A/N: See the end for a few notes.
Prologue - Before the Fall
Darkness hung like a shroud in the small, sterile room, the silence of the great house like a tomb in its stillness. There was no movement— not a shuffle, not a peep… hardly a breath to mark the passage of time, and yet she could see the movement of the sun on its celestial course in the world beyond, so far out of her reach that it hardly warranted a passing thought. She could feel the fluctuating warmth on her skin, each beam moving like fire to scorch the frigid flesh of her bare feet, which glittered faintly in the shrouded light. Her eyes were closed— she dare not open them to face the day— and she searched, hunting in the recesses of her mind for something, anything, do away with her nerves.
Beside her, as still and silent as the grave, her husband waited, his hands clenched in tight fists against the floor. He was patient with her— he always was— and he neither spoke nor moved, but she could feel the anxiety rolling off if him like steam. He did not project it as he might have with the others, but she could feel it nonetheless, running like a cable from his heart to hers. It was the way of things. The way of their kind. She knew his heart as deeply as she knew her own, and so even when the fog of worry clouded the mirror of her sight, she did not begrudge him and she sighed, the echo carrying well beyond the confines of their dark, cold bedroom. Her eyes snapped open, blinking to clear the mist, and he took her, softly, into the safety of his arms.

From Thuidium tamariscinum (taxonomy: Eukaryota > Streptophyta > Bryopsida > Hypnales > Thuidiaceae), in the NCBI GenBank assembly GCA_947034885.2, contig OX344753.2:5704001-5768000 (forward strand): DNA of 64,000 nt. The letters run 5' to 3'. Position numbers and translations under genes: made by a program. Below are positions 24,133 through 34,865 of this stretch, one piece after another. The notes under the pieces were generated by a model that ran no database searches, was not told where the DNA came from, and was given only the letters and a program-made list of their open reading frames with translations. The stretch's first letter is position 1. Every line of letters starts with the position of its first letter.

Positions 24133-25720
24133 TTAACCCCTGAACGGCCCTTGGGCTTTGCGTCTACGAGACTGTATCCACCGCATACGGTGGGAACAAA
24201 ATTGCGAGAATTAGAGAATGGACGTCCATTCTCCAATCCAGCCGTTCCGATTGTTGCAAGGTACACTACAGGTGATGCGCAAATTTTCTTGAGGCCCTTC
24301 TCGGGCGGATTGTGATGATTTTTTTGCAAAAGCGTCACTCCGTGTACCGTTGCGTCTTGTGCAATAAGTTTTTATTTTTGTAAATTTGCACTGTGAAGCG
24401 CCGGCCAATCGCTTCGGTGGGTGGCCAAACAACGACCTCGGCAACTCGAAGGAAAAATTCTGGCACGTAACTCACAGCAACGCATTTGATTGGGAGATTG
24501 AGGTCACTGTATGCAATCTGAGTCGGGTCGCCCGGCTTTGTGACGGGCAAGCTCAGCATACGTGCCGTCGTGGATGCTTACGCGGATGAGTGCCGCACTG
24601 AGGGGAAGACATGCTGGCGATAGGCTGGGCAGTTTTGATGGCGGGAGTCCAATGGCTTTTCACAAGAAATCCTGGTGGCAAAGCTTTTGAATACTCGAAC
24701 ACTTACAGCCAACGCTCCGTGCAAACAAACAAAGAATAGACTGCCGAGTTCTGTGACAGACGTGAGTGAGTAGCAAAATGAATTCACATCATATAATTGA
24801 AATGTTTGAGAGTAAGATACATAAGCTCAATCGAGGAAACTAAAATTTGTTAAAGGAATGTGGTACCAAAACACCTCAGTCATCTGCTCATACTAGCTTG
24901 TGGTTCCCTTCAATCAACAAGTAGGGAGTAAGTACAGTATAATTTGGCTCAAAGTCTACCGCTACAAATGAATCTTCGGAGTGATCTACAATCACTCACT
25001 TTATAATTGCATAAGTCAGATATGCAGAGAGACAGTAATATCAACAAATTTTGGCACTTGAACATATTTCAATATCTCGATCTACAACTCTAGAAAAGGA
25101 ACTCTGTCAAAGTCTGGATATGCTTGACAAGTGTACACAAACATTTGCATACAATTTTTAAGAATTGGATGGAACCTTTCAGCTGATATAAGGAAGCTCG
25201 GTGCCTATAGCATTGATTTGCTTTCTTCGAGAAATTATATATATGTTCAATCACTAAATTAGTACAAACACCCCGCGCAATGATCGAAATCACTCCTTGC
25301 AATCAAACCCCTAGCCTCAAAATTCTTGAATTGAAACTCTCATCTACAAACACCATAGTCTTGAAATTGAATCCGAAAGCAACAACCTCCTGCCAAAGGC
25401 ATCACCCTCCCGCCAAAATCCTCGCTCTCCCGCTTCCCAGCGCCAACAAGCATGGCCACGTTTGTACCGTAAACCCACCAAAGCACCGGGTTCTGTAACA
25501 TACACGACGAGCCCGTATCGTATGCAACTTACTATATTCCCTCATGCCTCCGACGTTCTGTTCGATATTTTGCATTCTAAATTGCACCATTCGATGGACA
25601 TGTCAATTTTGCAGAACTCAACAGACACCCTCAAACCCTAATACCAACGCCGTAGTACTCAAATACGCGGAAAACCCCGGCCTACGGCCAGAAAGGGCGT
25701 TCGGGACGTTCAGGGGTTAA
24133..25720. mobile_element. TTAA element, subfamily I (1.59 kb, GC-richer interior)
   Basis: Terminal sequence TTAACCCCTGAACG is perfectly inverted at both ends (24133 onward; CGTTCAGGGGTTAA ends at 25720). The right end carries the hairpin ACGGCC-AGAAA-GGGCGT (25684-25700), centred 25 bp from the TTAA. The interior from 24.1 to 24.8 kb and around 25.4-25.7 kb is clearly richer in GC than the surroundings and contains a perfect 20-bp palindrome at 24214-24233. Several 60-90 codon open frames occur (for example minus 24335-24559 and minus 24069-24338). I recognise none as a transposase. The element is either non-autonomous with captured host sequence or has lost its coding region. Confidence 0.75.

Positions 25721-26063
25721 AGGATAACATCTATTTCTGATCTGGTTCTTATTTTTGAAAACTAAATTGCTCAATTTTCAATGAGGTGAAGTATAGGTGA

"I wish you wouldn't," whispered Jasper, his voice muffled in her hair. "There's nothing left to see, love."
Alice, mutinous and furious, said nothing.
"Does it hurt you? Your head?"
Alice only frowned. Jasper, sensing her irritation and impatience, rose quickly his feet, his footsteps all but silent against the smooth wood of the floor. He padded to the window, his fingers resting on the sill, and before Alice could prevent it he twitched the curtains apart, banishing the blackness and bringing the room into glorious, brilliant light.
She hissed and turned her face away. Jasper only stared, his features hard and morose, as she leapt to her feet.
"I wish you wouldn't," he repeated. Alice fought back the sting, her fingers pressed to her temples. "I really, really wish you wouldn't…" His hand was extended, as if he would touch her, but Alice backed away, her face awash with irritation.
She was out of the room before he could reach her.
In the shadowed recess beneath the staircase, Alice let herself sink back into the quiet and the still. The world was not so silent here— her ears, so attuned to the usual sounds of the house and its occupants, were not able to filter out the noise outside the confines of her bedroom. Her eyes were shut— she did not need them to see what she was looking for— but her hearing could not be so easily disabled and as she hunted, she let her ears run amok.